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How Substitutable Is Natural Capital?


Reference:

Markandya, A. and Pedroso-Galinato, S., 2007. How Substitutable Is Natural Capital? Environmental and Resource Economics, 37 (1), pp. 297-312.

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Abstract

One of the recurring themes in the sustainability literature has been the extent to which a loss of natural capital can be made up for in welfare terms by an increase in other forms of capital. This issue was raised early on in the debate on sustainability by Pearce and has never really been resolved. This paper is an empirical attempt to measure the degree of substitutability between different forms of capital. A nested CES production function is used to allow flexibility in the estimated elasticities of substitution. Also, within this specification, natural resources and other inputs are combined in different levels of the function, thus allowing for different levels of substitutability. Institutional and economic indicators are also incorporated in the production function estimated. Results show that the elasticities derived from functions involving land resources were generally around one or greater, implying a fairly high degree of substitutability. Furthermore, changes in trade openness and private sector investment have a statistically significant and direct relationship on the efficiency of production and hence on income generation. No statistically significant relationship between income and any of the institutional indicators was found.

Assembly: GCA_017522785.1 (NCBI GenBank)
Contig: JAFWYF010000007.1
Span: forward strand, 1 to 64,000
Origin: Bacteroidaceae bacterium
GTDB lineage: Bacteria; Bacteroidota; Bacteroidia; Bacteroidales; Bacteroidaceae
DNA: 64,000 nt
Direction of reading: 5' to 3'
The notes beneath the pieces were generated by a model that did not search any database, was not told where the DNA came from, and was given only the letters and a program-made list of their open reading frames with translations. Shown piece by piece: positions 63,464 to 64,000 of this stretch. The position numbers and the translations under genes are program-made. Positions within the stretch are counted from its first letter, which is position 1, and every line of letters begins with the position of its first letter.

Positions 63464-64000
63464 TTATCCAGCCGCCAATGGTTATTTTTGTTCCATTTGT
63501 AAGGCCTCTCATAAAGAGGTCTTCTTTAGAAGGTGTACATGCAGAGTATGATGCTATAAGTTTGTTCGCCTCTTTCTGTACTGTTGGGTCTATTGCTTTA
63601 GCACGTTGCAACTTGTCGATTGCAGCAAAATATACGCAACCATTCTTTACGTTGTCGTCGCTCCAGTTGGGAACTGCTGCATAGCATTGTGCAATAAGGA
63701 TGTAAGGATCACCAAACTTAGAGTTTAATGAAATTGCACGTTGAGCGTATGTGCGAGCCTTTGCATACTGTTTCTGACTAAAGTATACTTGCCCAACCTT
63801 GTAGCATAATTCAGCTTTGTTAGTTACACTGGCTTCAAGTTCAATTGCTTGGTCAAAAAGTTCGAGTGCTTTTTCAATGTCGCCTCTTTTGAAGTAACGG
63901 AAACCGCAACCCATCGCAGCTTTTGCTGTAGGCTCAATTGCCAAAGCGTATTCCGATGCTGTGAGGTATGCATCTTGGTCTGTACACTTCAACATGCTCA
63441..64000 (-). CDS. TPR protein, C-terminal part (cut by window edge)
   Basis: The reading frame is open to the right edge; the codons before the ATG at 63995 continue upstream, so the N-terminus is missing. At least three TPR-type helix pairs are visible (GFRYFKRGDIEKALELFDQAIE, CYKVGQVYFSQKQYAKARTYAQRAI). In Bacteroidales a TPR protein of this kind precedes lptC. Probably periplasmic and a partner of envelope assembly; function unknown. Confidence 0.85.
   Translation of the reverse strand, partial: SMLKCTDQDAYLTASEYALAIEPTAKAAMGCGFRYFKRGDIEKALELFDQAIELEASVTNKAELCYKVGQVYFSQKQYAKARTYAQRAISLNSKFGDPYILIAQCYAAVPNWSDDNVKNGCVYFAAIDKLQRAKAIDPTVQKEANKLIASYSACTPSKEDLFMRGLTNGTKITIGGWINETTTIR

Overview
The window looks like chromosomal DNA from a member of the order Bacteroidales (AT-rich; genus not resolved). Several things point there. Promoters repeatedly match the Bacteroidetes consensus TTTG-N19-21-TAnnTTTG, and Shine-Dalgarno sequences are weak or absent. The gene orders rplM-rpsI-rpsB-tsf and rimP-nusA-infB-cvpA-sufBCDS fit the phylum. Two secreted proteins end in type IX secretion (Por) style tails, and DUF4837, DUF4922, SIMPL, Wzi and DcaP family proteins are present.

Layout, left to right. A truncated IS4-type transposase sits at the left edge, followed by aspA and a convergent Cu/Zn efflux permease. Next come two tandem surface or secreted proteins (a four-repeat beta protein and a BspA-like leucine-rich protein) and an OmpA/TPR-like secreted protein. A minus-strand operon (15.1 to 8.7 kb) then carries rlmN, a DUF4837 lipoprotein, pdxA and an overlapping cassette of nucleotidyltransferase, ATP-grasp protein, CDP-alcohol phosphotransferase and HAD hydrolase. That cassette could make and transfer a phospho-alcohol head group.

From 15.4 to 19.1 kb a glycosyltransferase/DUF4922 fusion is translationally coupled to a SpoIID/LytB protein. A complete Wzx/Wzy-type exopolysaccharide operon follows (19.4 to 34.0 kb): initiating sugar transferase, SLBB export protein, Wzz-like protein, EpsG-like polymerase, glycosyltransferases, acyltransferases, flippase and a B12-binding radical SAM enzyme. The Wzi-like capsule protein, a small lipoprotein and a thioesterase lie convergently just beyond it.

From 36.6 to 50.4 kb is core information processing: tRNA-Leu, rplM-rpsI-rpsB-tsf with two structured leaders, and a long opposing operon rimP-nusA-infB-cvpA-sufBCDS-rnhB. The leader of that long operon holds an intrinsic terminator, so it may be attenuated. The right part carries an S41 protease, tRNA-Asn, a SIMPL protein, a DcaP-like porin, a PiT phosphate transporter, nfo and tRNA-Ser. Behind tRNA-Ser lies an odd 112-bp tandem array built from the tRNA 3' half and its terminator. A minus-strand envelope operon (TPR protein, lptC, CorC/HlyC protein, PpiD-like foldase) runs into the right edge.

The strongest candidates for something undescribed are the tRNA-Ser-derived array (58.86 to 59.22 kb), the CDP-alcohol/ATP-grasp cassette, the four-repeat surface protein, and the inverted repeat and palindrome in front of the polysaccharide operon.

Details

Item Type Articles
CreatorsMarkandya, A.and Pedroso-Galinato, S.
Uncontrolled Keywordscapacity (e220), population growth (q560), environment and development, environment and trade, capital, environmental equity, investment, environmental accounting, sustainability
DepartmentsFaculty of Humanities & Social Sciences > Social & Policy Sciences
Faculty of Humanities & Social Sciences > Economics
RefereedYes
StatusPublished
ID Code9773

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